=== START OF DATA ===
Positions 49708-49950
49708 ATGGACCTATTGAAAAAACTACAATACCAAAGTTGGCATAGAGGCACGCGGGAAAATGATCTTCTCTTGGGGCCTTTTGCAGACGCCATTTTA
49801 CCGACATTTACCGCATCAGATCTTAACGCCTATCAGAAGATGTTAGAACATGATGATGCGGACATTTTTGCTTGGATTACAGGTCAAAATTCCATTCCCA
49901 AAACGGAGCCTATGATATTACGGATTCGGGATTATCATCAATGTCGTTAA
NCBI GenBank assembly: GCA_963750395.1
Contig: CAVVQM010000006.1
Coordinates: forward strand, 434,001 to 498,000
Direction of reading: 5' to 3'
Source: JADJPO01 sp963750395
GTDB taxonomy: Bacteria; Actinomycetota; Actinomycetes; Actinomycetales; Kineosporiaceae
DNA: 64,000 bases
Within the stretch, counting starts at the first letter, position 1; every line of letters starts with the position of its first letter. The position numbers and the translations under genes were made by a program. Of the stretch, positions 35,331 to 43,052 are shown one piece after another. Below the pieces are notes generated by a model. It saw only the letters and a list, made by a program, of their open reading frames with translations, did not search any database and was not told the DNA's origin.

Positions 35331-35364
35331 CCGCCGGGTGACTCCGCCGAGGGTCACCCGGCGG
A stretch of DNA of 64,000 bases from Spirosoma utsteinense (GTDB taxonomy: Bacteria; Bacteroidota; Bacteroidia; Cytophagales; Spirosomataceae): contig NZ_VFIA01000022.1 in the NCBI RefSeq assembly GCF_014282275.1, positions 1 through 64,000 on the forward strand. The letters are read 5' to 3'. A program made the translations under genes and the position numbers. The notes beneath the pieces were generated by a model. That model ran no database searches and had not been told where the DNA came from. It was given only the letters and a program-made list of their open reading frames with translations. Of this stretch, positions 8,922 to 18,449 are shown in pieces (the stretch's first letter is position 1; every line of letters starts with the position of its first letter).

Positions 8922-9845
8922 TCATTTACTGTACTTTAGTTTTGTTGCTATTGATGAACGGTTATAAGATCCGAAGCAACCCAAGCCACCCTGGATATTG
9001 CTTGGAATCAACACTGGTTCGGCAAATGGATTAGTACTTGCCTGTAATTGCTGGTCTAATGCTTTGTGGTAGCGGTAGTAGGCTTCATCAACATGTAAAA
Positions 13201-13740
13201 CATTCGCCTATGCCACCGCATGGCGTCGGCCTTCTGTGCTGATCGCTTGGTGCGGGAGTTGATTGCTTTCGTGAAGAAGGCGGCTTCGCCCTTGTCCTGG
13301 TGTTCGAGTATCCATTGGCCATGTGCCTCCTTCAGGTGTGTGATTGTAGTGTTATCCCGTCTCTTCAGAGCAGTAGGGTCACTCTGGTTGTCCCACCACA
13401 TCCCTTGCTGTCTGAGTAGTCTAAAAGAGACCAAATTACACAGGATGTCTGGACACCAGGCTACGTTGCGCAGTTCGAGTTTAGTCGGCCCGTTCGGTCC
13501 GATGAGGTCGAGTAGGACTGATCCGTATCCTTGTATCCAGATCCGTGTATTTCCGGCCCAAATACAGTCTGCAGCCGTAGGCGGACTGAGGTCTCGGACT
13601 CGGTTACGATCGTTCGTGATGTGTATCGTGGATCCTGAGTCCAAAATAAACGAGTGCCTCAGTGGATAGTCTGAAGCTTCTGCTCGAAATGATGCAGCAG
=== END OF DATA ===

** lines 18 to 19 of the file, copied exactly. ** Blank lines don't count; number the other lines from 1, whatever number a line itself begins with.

9001 CTTGGAATCAACACTGGTTCGGCAAATGGATTAGTACTTGCCTGTAATTGCTGGTCTAATGCTTTGTGGTAGCGGTAGTAGGCTTCATCAACATGTAAAA
Positions 13201-13740